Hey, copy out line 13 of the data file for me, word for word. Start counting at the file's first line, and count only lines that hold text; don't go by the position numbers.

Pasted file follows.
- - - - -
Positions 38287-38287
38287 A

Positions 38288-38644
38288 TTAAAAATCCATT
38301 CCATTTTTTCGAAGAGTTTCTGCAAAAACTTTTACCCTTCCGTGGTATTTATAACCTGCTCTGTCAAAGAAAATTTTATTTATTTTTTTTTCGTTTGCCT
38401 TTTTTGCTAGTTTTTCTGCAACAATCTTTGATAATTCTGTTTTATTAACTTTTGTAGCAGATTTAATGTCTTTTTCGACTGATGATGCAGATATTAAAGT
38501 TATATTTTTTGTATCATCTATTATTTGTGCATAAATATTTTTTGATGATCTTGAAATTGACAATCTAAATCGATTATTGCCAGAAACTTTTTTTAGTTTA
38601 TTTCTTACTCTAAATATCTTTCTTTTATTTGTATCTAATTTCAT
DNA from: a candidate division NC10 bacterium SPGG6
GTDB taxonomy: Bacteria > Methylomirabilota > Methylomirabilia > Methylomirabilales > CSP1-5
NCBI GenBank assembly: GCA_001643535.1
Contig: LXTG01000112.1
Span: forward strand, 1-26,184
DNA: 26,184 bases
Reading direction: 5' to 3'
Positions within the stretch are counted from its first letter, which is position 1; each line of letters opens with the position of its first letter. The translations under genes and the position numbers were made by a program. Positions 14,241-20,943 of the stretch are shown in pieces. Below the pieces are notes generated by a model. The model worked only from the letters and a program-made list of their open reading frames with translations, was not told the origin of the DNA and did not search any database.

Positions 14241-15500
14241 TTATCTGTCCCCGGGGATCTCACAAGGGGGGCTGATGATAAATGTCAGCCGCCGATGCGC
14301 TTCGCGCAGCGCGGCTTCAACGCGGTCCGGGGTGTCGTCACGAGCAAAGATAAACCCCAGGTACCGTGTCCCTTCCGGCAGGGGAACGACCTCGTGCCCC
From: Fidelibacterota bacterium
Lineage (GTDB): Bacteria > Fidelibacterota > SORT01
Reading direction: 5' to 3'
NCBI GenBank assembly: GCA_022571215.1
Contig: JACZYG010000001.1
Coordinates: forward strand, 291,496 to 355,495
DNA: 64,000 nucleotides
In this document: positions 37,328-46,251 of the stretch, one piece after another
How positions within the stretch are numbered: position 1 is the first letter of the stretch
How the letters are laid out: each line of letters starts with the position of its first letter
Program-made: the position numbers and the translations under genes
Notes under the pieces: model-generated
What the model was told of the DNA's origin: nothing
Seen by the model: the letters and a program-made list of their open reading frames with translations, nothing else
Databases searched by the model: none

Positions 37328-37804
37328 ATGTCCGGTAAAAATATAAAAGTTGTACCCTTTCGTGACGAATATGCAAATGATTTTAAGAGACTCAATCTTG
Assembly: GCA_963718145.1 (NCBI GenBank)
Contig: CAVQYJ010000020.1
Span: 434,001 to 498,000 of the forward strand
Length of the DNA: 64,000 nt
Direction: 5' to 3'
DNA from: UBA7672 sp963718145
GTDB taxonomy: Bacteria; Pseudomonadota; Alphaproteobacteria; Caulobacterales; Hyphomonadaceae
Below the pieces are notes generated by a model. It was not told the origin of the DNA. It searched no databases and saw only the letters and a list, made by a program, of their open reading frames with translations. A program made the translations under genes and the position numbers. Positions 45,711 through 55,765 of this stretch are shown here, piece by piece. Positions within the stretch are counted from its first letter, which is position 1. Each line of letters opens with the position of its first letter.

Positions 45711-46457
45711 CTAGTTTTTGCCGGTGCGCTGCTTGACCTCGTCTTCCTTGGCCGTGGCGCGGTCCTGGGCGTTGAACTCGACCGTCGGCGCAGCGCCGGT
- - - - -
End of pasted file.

Span: forward strand, 1-26,184